There are few places I want to visit more than Russia. Maybe I’ve just read Anna Karenina one too many times (no, that’s not possible), but if I were to suddenly fall into a Scrooge McDuck-style pile of money, I would spend it all on a ticket to Russia.
If I could go to Russia, I would want to see everything—not just the cities, though Saint Petersburg looks like magic made of stone—and I mean everything. I want to ride the Transsiberian railroad and stare out at all the miles of quiet, scarcely inhabited land. Oddly enough, my desire was only amplified by this recent story from the Smithsonian about a family that lived in the wilderness of Siberia for over 40 years without any human contact. Driven from society by religious persecution, the family of five survived off the land, hunting for meat and dining on bark when there was no better food to be found. It’s really, truly fascinating (not to mention strangely inspiring).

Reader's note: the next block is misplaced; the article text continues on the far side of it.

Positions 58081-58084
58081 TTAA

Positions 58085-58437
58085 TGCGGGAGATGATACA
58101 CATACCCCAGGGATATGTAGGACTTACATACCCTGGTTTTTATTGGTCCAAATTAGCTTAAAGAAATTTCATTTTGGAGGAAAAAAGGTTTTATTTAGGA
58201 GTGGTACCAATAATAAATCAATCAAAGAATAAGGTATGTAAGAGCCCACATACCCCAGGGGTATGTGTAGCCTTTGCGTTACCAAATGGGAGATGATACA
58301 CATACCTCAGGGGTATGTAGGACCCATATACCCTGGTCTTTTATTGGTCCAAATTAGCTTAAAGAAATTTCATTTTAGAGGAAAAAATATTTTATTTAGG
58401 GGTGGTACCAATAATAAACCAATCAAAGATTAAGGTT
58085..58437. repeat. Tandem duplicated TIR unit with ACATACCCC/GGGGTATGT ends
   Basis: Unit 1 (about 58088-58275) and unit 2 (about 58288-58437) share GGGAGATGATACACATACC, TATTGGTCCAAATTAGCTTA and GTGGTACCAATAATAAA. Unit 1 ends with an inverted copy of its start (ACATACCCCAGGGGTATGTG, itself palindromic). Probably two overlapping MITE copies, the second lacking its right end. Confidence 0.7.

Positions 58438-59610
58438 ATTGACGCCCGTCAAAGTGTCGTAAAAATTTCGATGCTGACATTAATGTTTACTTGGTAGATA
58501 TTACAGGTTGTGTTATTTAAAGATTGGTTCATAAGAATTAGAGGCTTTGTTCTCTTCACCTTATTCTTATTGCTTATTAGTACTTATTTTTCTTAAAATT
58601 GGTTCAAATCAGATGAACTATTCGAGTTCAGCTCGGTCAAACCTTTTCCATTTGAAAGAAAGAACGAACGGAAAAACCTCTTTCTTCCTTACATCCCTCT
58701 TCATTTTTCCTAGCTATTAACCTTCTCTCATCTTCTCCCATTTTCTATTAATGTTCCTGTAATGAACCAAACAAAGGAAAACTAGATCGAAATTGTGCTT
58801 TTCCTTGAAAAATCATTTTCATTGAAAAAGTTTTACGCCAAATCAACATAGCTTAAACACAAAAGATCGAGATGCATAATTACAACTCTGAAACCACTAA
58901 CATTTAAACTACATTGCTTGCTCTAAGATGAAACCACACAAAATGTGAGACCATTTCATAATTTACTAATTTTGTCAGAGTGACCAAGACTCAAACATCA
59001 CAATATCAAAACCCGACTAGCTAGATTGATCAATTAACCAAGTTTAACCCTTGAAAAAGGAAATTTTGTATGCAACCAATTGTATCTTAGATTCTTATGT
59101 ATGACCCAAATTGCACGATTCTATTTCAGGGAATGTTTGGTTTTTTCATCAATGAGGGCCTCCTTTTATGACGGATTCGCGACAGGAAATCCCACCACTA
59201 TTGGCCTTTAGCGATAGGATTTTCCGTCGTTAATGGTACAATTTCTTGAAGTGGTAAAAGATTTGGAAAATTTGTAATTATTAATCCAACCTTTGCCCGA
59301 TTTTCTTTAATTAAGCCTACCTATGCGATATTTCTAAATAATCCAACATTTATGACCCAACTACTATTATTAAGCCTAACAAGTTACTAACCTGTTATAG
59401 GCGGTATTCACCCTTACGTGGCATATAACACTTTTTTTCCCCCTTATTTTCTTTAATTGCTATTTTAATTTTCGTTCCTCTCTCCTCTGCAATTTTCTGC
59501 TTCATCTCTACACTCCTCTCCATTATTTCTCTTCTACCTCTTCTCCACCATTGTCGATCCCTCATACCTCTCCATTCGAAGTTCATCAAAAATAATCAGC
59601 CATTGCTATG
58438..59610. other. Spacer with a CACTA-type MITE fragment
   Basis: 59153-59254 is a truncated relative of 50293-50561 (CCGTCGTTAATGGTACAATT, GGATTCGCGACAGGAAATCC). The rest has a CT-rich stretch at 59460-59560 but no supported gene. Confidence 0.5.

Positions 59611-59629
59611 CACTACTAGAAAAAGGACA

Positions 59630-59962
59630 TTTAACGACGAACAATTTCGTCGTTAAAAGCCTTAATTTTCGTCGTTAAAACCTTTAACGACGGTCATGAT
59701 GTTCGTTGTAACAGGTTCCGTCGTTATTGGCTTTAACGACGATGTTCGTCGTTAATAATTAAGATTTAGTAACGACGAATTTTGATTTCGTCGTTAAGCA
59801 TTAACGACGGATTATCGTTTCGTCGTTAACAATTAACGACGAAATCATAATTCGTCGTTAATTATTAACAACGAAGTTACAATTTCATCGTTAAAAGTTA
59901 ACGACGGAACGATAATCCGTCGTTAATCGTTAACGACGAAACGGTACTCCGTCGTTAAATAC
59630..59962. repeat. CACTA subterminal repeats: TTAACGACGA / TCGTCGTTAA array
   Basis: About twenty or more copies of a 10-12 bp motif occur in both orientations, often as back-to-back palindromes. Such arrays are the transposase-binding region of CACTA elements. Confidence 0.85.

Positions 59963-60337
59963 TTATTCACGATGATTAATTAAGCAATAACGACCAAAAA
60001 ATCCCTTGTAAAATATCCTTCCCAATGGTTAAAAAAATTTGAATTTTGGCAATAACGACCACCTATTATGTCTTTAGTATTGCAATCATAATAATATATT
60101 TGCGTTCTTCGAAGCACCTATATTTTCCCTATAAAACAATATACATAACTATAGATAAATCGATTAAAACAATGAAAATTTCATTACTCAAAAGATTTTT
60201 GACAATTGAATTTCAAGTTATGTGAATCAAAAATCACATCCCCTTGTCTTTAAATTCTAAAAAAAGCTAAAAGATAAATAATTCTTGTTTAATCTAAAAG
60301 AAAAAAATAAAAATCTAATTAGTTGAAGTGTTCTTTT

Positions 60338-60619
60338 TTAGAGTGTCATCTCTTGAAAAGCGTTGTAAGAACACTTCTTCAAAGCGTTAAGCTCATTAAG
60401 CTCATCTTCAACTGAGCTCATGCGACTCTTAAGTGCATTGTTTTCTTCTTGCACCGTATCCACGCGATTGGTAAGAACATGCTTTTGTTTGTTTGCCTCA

But I’m digressing from what I wanted to blog about, which is this fantastic series of photographs by Richard Davies. The UK-based artist lived my dream and journeyed through the northern part of the continent, capturing images of grand old wooden churches. While I’m familiar with the shapes of the buildings (onion domes that billow out and spires that aspire to the heavens) I don’t think I’ve ever seen them rendered in wood quite like this. Beautiful, right? See the entire series here and maybe even buy his book (it’s going on my Amazon wishlist).